Richie Incognito might be the new “Pacman” we saw in 2005. This has put yet another dent in the NFL deviants Hall of Fame. The overall sportsman mentality should not be merged with illegal activity which is occasionally seen in NFL stars. For this reason, in 2007 the National Football league, commissioner Roger Goodell, introduced a new conduct policy which applies to players’ personal lives.
During this enactment, Adam “Pacman” Jones, Titans defense player made headlines. Jones was involved in a violent fight which led to a shooting and one man paralyzed. During his suspension, the player was traded between the Titans and Dallas Cowboys. After his reinstatement, Jones was found culpable for an altercation with his bodyguard which is a violation of the NFL conduct policy. This incident would be the start his “indefinite suspension.” Luckily for him, the indefinite is really a definite punishment. Jones later signed with the Cincinnati Bengals, but would find himself facing more criminal charges in the future.
People like Jones and Vick- the Atlanta, Falcons player who plead guilty to dog fighting charges and use of euthanasia- are just some of the characters representing modern day football. The next public code infraction comes with an incident that has rarely, if ever, made the news.
Reports of the select few Dolphins members resurface as the investigation was finalized and Incognito suspended. Incognito has been staying active with his twitter account since the parting ways of Jonathan Martin last year who claims the harassment was too much to bear. The other players named as instigators were John Jerry and Mike Pouncey, which were the same two individuals along with Incognito who had ridiculed one of their assistant trainers for his nationality. Does this path lead Incognito in becoming a new “Pacman” Jones?
Some of the “jokes” directed at Martin involved sexual innuendos, and threatening statements projected toward his mother and sister.
During his leave, Martin was reported seen going to a hospital for treatment. Not much information was disclosed for possible injuries inflicted by other teammates. The final report that was released this year does not indicate any violence besides a physical fight which occurred at a party the previous year.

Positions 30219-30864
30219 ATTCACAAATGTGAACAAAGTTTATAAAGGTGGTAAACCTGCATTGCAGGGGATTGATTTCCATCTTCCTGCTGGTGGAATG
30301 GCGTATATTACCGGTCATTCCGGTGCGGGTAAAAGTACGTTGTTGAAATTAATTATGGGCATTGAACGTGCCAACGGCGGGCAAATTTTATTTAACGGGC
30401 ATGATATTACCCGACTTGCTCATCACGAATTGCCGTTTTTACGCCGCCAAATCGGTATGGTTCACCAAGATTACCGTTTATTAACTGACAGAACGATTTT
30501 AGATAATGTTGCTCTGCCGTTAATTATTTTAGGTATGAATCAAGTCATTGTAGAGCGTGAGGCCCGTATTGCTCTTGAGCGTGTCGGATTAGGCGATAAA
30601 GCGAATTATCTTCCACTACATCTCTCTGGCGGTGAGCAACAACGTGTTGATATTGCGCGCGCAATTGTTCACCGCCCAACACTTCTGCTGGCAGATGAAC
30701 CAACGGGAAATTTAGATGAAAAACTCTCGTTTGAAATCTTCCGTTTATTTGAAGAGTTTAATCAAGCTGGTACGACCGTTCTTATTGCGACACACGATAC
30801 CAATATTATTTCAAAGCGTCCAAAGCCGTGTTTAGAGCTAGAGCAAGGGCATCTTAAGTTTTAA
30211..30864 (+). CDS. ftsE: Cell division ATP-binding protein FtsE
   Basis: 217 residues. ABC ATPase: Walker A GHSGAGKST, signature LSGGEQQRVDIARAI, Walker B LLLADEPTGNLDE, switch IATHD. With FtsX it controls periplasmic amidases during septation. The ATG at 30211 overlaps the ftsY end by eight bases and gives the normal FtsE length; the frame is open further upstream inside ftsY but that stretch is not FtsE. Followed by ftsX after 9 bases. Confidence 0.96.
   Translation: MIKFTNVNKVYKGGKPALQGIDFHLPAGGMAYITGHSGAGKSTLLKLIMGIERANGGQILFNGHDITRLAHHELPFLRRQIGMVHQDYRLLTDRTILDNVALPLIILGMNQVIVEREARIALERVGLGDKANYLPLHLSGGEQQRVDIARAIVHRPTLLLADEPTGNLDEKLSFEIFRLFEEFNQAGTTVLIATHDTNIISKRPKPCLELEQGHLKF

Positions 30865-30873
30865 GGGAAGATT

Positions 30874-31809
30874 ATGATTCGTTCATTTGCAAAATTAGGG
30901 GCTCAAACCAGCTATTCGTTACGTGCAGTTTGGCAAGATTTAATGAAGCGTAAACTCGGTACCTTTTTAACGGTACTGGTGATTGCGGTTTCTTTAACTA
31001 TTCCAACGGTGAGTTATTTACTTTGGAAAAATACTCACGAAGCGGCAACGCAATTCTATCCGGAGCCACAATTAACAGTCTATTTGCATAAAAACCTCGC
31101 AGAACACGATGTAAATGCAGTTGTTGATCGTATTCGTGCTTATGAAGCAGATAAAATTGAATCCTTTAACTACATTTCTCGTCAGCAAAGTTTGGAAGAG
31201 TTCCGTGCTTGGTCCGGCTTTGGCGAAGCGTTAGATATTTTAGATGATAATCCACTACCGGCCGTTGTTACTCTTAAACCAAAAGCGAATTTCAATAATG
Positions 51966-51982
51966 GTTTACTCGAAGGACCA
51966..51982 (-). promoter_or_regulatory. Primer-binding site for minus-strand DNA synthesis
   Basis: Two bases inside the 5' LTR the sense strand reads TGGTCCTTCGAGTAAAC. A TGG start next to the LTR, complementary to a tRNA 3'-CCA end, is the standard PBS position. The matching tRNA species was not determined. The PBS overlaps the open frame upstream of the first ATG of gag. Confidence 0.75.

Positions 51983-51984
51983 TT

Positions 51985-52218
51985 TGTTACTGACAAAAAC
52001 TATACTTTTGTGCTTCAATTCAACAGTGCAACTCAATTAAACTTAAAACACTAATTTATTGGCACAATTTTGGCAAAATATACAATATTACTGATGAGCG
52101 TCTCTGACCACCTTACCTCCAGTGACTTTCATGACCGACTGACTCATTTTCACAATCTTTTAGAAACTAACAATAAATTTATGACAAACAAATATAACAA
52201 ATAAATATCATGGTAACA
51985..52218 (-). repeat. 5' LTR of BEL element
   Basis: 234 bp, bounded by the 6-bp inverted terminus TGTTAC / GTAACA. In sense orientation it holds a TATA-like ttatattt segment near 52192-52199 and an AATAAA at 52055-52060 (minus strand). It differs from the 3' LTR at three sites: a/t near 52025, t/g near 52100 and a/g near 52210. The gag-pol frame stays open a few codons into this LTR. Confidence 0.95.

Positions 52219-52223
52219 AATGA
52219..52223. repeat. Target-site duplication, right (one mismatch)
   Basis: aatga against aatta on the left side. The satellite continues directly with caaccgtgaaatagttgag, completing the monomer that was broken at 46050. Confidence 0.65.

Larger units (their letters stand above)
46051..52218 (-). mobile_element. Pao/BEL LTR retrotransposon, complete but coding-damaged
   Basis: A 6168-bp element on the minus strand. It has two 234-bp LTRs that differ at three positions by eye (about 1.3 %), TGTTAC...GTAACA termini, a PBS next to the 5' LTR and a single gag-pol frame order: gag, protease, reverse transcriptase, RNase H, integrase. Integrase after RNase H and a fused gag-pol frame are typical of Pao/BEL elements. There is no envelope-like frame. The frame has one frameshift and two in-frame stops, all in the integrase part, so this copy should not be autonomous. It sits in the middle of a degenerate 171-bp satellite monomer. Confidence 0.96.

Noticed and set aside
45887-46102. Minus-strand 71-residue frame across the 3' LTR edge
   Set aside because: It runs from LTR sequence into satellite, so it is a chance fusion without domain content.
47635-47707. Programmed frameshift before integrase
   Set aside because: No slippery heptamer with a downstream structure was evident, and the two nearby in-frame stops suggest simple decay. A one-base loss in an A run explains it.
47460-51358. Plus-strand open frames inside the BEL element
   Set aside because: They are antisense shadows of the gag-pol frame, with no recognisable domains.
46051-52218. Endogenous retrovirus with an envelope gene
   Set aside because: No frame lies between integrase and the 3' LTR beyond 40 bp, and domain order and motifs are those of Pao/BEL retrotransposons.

Martin’s agent, Kenneth Zuckerman, reports that his client is feeling “vindicated” by the report and is now ready to continue his football career.
On the other side of the field, Incognito claims he never bullied Martin, while his attorney, Mark Schamel, states the investigator’s report, by Ted Wells, was “replete with errors.” This report, however, refers to a book that was confiscated for the investigation. Incognito allegedly kept count of his taunts he and other linemen directed towards “Jmart.”
The most recent tweets from Incognito attempt to deflect the resentment waged against him. Feb. 12 he writes, “Fact: Jonathan Martin told me he thought about taking his own life in May 2013 b/c he wasn’t playing well.” “I apologize to all the women out there that I offended with my text messages to my close personal friend.”
Tedy Bruschi and Darren Woodson talk on ESPN about the outcome of the investigation. Bruschi mentions that NFL banter consists of the push and push back sporting relationship, but now there is going to be a shift and people will see much more of the “workplace” mentality in and out of the locker room.
Though Incognito claims he was trying to “toughen up the rookie,” not all personalities handle the type of hazing behavior seen from the Dolphins players. In the Wells’ report, a pattern of harassment was described with racial slurs and derogatory language. The investigation into this matter is reported to be unprecedented and will mark a shift in the way NFL athletes are allowed to interact with one another. Wells mentions one of the conflicting points made in Incognito’s defense was the participation on behalf of Martin himself during what is called, “verbal sparring.” Martin allegedly never made clear that his emotions were affected. The investigation concluded that this was due to a victim mentality, where the abused person attempts to diminish the offensive treatment by integrating into it.
The official report claims the NFL’s workplace rules should be adjusted or enforced in a manner that won’t jeopardize the culture or the respect for one another.
At the Bengals symposium Jones speaks about his mistakes he made in 2005. He tells the young athletes to always keep the game like business. He also alludes to his agents being sub-par, or not thoroughly checked-out, and also unprofessional, which may have led to the altercation between Jones and his bodyguard. It will continue to weigh heavily on the Football League to promote a healthy image for aspiring football stars and young fans. Incognito will be watched for further infractions, as he has now been marked a new “Pacman” of 2014. As far as interpersonal relations go, the “workplace” will be under scrutiny for many years to come.
Editorial By Lindsey Alexander